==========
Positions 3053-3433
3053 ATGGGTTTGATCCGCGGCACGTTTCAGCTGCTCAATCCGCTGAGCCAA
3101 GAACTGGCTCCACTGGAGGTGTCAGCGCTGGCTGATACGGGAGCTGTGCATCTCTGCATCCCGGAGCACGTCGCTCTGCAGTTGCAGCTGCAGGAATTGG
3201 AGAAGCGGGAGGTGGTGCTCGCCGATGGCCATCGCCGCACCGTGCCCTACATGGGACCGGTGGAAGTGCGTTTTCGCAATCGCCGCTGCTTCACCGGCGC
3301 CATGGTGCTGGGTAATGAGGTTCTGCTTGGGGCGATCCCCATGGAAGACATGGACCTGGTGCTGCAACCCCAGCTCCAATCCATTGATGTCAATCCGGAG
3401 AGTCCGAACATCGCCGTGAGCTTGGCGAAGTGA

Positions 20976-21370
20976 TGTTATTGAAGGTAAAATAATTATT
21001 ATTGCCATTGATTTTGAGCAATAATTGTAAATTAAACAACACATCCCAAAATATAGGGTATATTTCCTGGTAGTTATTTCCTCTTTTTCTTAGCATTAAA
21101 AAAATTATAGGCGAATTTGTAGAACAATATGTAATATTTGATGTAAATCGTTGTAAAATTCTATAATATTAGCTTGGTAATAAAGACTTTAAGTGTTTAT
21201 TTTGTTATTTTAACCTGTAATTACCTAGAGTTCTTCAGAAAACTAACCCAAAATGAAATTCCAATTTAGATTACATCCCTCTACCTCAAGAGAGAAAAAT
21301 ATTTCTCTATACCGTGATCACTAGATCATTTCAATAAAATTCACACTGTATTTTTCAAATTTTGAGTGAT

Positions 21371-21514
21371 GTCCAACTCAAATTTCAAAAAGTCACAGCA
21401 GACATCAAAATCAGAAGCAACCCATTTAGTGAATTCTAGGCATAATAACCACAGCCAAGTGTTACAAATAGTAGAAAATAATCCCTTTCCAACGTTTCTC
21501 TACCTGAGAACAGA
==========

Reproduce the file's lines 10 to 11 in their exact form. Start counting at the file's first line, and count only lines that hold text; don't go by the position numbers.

21101 AAAATTATAGGCGAATTTGTAGAACAATATGTAATATTTGATGTAAATCGTTGTAAAATTCTATAATATTAGCTTGGTAATAAAGACTTTAAGTGTTTAT
21201 TTTGTTATTTTAACCTGTAATTACCTAGAGTTCTTCAGAAAACTAACCCAAAATGAAATTCCAATTTAGATTACATCCCTCTACCTCAAGAGAGAAAAAT